What a glorious day this day of Consecration is-presenting myself to Jesus through Mary on the day that she presented Jesus to God, and then seeing that gift symbolized in this beautiful work of art, made with small, found pieces of glass arranged with love by the hands of artisan Christi Jentz, who patiently taught me as I worked beside her, just as our Lord learned his artisan craft of carpentry by working beside the ever-patient St. Joseph.  The Presentation has come full circle, hasn't it?  Mary and St. Joseph presented their Son as a gift, and I, in turn, present the offering of my life and my love for sea glass as a gift to glorify both Mary and Jesus.  How amazing this life of faith truly is and how much there is to ponder in the words of St. Louis de Montfort and his book The Secret of Mary!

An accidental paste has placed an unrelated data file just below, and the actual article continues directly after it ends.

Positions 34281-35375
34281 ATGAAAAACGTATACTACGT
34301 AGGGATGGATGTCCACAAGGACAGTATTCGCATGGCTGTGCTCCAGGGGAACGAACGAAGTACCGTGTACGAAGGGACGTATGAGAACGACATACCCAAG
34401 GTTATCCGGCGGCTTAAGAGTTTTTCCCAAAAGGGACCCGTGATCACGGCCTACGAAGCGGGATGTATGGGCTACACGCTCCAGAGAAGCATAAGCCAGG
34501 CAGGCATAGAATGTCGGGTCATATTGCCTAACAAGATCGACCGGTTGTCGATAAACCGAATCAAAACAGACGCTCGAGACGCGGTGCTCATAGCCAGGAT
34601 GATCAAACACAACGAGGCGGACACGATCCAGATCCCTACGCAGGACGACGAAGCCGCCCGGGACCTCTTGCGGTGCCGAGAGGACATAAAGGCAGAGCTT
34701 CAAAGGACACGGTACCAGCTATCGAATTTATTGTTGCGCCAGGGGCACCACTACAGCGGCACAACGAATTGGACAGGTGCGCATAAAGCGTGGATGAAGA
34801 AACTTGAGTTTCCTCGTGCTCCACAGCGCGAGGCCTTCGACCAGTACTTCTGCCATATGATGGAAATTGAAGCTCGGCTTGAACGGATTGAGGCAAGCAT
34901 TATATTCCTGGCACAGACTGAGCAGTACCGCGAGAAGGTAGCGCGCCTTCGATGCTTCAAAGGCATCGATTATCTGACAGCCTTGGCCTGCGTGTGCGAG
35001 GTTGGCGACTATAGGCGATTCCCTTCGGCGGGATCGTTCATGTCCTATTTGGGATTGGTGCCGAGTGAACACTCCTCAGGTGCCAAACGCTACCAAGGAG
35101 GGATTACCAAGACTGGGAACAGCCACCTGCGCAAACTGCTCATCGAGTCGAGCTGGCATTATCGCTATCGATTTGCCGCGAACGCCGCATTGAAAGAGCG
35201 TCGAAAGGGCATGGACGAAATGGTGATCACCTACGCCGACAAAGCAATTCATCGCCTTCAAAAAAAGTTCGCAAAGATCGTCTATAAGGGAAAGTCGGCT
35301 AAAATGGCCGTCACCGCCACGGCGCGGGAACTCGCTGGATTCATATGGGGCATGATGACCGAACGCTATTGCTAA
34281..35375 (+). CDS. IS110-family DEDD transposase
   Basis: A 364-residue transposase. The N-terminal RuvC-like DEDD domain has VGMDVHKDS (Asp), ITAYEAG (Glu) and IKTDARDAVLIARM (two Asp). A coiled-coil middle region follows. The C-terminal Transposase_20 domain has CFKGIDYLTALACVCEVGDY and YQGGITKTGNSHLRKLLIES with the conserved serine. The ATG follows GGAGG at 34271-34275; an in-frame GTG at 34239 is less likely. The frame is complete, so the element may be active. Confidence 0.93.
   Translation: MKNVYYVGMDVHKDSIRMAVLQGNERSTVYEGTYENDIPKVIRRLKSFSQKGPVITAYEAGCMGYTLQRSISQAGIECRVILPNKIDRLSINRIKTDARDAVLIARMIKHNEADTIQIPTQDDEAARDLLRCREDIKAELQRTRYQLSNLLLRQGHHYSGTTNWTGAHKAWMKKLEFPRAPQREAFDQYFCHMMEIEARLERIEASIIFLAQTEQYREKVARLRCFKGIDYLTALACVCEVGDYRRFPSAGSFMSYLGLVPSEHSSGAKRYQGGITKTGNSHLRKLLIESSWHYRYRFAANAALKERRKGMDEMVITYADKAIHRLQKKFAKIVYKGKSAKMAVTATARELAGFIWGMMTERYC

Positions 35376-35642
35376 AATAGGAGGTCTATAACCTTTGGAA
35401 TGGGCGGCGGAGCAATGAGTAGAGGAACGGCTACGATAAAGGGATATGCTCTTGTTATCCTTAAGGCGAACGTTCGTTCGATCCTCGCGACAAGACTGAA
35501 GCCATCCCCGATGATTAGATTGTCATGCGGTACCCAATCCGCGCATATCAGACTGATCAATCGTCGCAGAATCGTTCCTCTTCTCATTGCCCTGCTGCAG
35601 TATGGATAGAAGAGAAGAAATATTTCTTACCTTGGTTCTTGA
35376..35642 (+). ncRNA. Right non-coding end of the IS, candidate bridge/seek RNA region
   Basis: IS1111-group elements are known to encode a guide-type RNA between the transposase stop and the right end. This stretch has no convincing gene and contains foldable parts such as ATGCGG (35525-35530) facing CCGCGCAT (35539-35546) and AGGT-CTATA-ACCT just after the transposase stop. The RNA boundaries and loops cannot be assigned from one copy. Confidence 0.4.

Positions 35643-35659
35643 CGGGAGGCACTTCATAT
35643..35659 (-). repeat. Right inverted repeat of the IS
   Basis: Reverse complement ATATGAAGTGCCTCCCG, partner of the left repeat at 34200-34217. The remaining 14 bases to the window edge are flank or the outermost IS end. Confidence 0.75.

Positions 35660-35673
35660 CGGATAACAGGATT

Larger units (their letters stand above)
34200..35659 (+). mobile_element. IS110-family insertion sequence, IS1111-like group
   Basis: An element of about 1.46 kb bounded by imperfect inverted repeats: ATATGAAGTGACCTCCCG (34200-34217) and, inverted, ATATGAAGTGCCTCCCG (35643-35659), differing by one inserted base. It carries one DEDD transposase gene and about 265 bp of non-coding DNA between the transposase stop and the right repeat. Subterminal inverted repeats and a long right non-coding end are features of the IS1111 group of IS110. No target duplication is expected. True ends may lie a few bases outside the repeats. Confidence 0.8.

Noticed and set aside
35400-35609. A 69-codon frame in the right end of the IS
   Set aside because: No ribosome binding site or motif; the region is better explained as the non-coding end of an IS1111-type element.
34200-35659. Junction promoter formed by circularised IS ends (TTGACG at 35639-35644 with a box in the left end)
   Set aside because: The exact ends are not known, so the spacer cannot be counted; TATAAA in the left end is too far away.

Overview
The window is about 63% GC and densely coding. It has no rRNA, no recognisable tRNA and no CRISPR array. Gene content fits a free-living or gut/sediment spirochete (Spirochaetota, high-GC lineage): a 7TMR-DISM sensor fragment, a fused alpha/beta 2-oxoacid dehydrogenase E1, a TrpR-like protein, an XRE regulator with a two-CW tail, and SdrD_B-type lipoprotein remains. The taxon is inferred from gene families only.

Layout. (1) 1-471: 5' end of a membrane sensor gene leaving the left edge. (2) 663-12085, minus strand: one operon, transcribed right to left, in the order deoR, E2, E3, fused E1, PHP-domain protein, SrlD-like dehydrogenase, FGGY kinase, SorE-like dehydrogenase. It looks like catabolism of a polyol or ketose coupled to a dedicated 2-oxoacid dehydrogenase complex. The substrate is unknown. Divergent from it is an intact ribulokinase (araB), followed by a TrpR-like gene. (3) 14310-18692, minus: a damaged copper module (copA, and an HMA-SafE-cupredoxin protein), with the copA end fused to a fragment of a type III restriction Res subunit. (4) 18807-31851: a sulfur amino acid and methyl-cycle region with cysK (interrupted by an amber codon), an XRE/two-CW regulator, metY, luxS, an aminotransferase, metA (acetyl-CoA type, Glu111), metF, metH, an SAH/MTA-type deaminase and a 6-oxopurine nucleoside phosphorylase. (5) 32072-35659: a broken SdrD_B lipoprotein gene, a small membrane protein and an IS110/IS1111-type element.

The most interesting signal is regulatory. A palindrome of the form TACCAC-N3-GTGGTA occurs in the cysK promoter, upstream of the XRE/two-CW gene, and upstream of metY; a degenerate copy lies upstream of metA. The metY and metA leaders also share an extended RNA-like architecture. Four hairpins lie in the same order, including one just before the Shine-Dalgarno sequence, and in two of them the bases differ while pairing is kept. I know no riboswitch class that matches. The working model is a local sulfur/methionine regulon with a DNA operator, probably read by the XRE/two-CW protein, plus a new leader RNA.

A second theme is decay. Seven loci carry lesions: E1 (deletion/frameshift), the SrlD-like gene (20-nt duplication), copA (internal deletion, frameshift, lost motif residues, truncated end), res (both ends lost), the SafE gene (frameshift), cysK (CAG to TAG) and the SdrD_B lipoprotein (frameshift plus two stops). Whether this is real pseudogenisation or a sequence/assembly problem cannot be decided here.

Tree of Life Mosaic with white background
"Chosen soul, provided you thus carefully cultivate the Tree of Life, which has been freshly planted in your soul by the Holy Spirit, I can assure you that in a short time it will grow so tall that the birds of the air will make their home in it. It will become such a good tree that it will yield in due season the sweet and adorable Fruit of honour and grace, which is Jesus, who has always been and will always be the only fruit of Mary." ~St. Louis de Montfort, The Secret of Mary
Tree of Life mosaic with blue background
"This tree, once planted in a docile heart, requires fresh air and no human support. Being of heavenly origin, it must be uninfluenced by any creature, since a creature might hinder it from rising up towards God who created it. Hence you must not rely on your own endeavours or your natural talents or your personal standing or the guidance of men. You must resort to Mary, relying solely on her help." ~St. Louis de Montfort, The Secret of Mary